Approaches to Writing Across Disciplines
January 7, 2019 | Sophia Ramos, IAH Communications Specialist
Throughout the years the IAH has been home to many faculty that pursue writing projects of all kinds — from novels, to biographies, and plays. In anticipation of our Fellows Celebration, we’re taking a look back at guests on “The Institute” podcast that shared their approaches to writing, research, and staying inspired.
Daniel Wallace, J. Ross MacDonald Distinguished Professor (English and Comparative Literature)
Daniel Wallace is known for creating fantastical worlds in literature, like in his novel-turned-motion-picture, Big Fish. He participated in the Faculty Fellowship Program in fall 2018 and started working on his first non-fiction book.
As an author and professor, he reflects that his best experiences weren’t always the most successful. But rather, it was the process of failing and trying again to perfect his work that had the most value. His advice to students encourages them to fully commit to to the writing process despite the outcome.
“The reason why I continued to write, even when I was not successful as a writer, was the process was the thing that I really loved,” he said.
Claude Clegg, Lyle V. Jones Distinguished Professor (History/African, African American and Diaspora Studies)
Professor Clegg’s work focuses on the African diaspora of the Atlantic world, exploring the ways in which people of African descent have created and imagined communities and identities outside Africa. In our interview, Clegg discusses his latest book project on a history of the Obama presidency and its connection to the African-American experience. This project presented new challenges for Clegg, as his research included diving into what he calls a “moving archive,” or evaluating and finding insights in articles, videos and even in the comments by users online. Research housed in such a digital landscape required Clegg to capture information quickly, before links were deleted, moved or required payment to see the article or piece.
“Over the last eight years or so, every article that I think may have some meaning that I’ve seen on CNN.com, or New York Times, or video snippets on Youtube, speeches by the president, or even imagery, I’ve tried to save a copy,” said Clegg.
Lisa A. Lindsay, Gordon Gray Distinguished Professor and Chair (History)
Professor Lisa A. Lindsay researches the social history of West Africa, particularly Nigeria, on links between Africa and other parts of the world. Originally planning to write a book about Nigerian women, Lindsay came across the story of James Churchwill Vaughn. Vaughn was an African-American that made a permanent migration from South Carolina to West Africa in the 1850s.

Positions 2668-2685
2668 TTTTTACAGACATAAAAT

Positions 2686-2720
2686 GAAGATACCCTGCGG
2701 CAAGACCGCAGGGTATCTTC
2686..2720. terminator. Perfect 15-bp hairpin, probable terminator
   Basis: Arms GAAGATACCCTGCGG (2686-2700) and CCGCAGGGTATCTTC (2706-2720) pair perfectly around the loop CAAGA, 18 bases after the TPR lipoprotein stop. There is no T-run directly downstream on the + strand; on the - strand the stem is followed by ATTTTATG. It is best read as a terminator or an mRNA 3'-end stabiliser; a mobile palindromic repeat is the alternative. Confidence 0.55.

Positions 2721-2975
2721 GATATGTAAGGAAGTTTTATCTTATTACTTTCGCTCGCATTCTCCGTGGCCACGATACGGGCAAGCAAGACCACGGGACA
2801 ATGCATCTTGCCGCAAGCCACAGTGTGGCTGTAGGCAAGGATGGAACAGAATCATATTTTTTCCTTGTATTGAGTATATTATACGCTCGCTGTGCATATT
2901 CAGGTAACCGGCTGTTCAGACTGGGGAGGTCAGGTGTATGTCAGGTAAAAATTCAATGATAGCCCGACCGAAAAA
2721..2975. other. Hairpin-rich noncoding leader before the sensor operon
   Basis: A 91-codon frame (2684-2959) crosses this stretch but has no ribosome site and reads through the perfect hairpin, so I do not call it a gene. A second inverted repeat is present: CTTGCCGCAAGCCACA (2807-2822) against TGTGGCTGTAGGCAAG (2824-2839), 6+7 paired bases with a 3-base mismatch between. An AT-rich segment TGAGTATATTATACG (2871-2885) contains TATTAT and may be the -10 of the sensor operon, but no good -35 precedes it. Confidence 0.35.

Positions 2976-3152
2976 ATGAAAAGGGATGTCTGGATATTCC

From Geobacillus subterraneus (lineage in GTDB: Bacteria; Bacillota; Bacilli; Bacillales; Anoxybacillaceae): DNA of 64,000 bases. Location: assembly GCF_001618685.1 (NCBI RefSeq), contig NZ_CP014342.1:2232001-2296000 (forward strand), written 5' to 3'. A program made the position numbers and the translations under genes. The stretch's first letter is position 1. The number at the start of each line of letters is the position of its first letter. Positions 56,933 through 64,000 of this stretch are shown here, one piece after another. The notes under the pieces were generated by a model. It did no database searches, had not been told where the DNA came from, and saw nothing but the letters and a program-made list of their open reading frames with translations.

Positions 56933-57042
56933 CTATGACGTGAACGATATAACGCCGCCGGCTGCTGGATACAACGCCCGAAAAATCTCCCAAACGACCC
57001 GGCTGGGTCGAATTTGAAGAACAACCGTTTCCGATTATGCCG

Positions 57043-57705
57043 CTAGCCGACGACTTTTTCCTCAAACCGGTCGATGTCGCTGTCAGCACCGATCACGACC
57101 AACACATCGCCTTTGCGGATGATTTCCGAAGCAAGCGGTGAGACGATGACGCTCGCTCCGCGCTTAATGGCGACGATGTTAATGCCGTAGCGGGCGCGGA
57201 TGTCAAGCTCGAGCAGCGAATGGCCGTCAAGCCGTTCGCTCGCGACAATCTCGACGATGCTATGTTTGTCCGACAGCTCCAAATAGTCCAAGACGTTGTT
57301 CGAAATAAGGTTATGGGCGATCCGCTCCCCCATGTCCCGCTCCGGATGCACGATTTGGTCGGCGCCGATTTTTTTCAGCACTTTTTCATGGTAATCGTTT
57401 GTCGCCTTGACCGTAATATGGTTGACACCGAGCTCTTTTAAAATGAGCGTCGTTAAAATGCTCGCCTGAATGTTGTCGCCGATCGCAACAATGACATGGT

In her book Atlantic Bonds: A Nineteenth-Century Odyssey from America to Africa, Lindsay uses the narrative of Vaughn’s life to understand the conditions of Africans and those of African descent, both in the United States and in Africa during the 1800s. In writing a book centered around a minor historical figure, Lindsay came across unique challenges in her research.
“It’s not like writing a biography of Thomas Jefferson, who left a large body of published writings. Church Vaughn left one letter, as far as I could tell, one letter in the documentary record that he wrote,” said Lindsay. “I had to come from all around him, rather than from himself.”
Zia Haider Rahman, Author
Born in rural Bangladesh, raised in London, then educated at Oxford, Cambridge, Munich and Yale universities, author Zia Haider Rahman published his debut novel In Light of What We Know in 2014. The book went on to earn Britain’s oldest literary award: the James Tait Black Memorial Prize.
Rahman spoke the podcast before delivering the 24th Annual Mary Stevens Reckford Lecture in 2018. In his writing style, Rahman says he allows room for digressions in the novel which ultimately add to character development and further builds the storyline.
“The digressions are supposed to illuminate. They appear to be digressions, but as you get into them you see they actually relate,” said Rahman.
Jacqueline Lawton, Assistant Professor (Dramatic Art)
Jacqueline E. Lawton was named one of the top 30 national leading black playwrights by Arena Stage’s American Voices New Play Institute, and now serves as an assistant professor of dramatic art at UNC Chapel Hill.
Through the Faculty Fellowship Program, Lawton worked on a play about journalist and activist Marvel Cooke. Cooke was the first black female reporter at The Daily Compass, a New York newspaper, and also a communist.
During our interview, Lawton describes that her work as a playwright, dramaturg and producer all benefit from her time in the classroom.
“I love teaching the craft, and teaching the craft helps me stay on top of the craft,” says Laughton. “And these students have so many ideas, they’re passionate, and it’s really fun to engage with them around theater.”
Join us for the Fellows Celebration on January 22, 2019 from 3-5 p.m. in Hyde Hall.
You will have the opportunity to learn about recently published books, art, films and other large culminating projects completed by UNC faculty that are currently or have been a participant in the Faculty Fellowship Program or Academic Leadership Program.
Free food • RSVP Here